The Role of Augmented Reality within Ambient Intelligence

The Role of Augmented Reality within Ambient Intelligence

Kevin Curran, Denis McFadden, Ryan Devlin
DOI: 10.4018/978-1-4666-2041-4.ch008
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An Augmented Reality (AR) is a technology which provides the user with a real time 3D enhanced perception of a physical environment with addition virtual elements—either virtual scenery, information regarding surroundings, other contextual information—and is also capable of hiding or replacing real structures. With Augmented Reality applications becoming more advanced, the ways the technology can be viably used is increasing. Augmented Reality has been used for gaming several times with varying results. AR systems are seen by some as an important part of the ambient intelligence landscape. Therefore, the authors present several types of augmentation applications of AR in the domestic, industrial, scientific, medicinal, and military sectors which may benefit future ambient intelligent systems.
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1. Introduction

Ambient intelligence is a human interface metaphor referring to the environment of computing which is aware and responsive to the presence of human interaction. The aim is to place great emphasis on the aspect of being user friendly and efficient and provide support for human interaction. We are still striving for a future world where we will be surrounded by intelligent interfaces that are to be placed in everyday objects. These objects will then be able to recognise but also respond invisibly to the presence of people. The interaction between the technology and the users should be natural (Aarts & Marzano, 2003; Curran, 2009). It also aims to create a system that will be able to recognise all the different scents that are in the environment.

In fact, one can argue that the holy grail of the mobile Augmented Reality (AR) industry is to find a method of delivering the right information to a user before the user needs it, and without the user having to search for it (ReadWriteWeb, 2009). The Ambient Intelligence concept builds upon ubiquitous computing and user-centric design and this paper seeks to provide a snapshot of aspects of modern Augmented Reality systems which may play important roles in the ambient computing landscapes of tomorrow. Augmented Reality systems provide contextual information to the user such as the head mounted display within a modern cockpit, by allowing the pilot firstly to see reality through the glass window then overlaying information regarding plane speed, plane trajectory and any relevant information about the current target or objectives. This process of overlaying virtual information on top of reality is the essence of AR and as technology progresses so too will the quality and functionality of these devices. It has been used more recently in the creation of car maintenance visual guides. By overlaying a virtual component and demonstrating to the user how to manipulate the counterpart physical component. The implementation of such AR applications would drastically reduce the level of knowledge required to deal with complex tasks from engineering to surgery (Zhou et al., 2008; Holden, 2011).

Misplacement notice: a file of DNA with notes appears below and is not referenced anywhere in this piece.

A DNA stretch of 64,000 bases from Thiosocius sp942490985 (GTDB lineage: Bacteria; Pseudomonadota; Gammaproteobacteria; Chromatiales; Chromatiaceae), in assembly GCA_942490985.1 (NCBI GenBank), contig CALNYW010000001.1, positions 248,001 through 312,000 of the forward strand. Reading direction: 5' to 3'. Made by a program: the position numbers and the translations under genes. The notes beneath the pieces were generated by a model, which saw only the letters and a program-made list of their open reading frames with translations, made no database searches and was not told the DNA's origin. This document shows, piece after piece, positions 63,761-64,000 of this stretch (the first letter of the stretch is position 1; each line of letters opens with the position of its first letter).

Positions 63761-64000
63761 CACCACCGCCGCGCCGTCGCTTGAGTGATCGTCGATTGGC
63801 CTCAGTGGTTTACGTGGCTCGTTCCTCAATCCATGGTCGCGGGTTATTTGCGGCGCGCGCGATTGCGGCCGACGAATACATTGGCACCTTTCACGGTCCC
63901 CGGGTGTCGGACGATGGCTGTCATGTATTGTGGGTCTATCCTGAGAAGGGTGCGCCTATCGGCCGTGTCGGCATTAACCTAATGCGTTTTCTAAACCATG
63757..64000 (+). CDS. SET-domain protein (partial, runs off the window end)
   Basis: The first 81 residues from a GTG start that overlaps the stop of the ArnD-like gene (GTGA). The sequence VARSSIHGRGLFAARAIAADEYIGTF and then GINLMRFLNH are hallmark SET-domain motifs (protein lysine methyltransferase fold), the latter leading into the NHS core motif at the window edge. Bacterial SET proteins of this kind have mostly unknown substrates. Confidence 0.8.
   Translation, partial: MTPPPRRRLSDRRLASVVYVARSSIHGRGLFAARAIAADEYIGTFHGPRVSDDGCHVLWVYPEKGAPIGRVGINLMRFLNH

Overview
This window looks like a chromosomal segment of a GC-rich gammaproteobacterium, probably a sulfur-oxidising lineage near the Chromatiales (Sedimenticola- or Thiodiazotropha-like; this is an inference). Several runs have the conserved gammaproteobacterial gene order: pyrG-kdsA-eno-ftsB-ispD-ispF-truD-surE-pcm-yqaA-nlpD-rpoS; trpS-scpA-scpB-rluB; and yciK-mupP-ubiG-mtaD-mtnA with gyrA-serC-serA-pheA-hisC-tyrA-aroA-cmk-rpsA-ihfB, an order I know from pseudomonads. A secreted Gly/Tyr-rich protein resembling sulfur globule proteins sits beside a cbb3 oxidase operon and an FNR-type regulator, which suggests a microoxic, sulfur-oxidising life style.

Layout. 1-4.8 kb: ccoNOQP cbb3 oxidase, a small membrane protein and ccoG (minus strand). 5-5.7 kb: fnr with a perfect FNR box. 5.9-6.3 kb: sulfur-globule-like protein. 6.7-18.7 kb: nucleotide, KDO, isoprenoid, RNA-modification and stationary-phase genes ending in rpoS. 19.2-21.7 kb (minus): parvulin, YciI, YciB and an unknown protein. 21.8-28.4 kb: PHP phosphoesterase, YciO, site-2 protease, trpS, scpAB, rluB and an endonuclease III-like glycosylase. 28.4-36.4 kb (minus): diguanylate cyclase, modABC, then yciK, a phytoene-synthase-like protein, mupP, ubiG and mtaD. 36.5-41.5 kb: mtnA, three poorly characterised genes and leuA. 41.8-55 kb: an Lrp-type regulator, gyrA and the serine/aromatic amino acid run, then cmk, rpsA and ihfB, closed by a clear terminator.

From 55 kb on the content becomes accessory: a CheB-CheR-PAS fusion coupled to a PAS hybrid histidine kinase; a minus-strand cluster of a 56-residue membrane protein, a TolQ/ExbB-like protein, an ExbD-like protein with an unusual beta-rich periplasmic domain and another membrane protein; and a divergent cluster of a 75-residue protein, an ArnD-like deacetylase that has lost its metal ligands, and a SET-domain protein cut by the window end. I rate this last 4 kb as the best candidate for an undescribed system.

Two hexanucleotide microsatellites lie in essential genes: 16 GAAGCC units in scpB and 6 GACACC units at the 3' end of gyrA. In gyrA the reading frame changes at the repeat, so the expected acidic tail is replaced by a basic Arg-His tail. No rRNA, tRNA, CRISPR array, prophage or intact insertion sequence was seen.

Augmented Reality, as a label, is credited to Tom Caudell, who coined the term when he was working at Boeing in 1992 (King, 2009). Caudell was involved in the development of one of the first AR systems; whereby users would be able to follow the installation of complex wiring looms in Boeing aircraft using a head worn device that would allow the engineers to see wiring diagrams ‘projected’ onto their field of vision as they worked. This significantly increased productivity and accuracy as the installations progressed without the need for engineers to constantly move back and forth between the wiring diagrams and the work location. It is thought that the first Augmented Reality (AR) system used simple wire-frame graphics, and a cumbersome head mounted display (HMD) and was first demonstrated in 1968. The HMD was so heavy that had to be suspended from the ceiling. The system was designed by Ivan Sutherland in Harvard University (Cawood & Fiala, 1998). Augmented reality describes the way in which someone’s perception of the real world, and the extraction of information from that perception by their senses, can be augmented to provide more information than can be garnered by those senses alone. All sensory input of the ‘real-world’ can be augmented in one way or another:

  • Sight: Something as simple as the added graphics on a sports broadcast showing on-screen banners with scores and statistics to more sophisticated displays used in commercial and military aircraft.

  • Haptic: Games controllers that ‘rumble’ when certain game-play actions take place. Mobile phones that vibrate to let you know they are ringing.

  • Hearing: The beeping noise that is heard in an automobile when reversing, to warn the driver that they are approaching an object behind.

  • Smell: An example being the ‘Digilog’ Book whose development is currently under way at Culture Technology Institute at GIST (Singer, 2010) in which the user smells scents based on the storyline.

  • Taste: A Meta Cookie (Wilkins, 2010), has been created by researchers at the University of Tokyo, where an otherwise tasteless cookie is given ‘virtual’ flavour.

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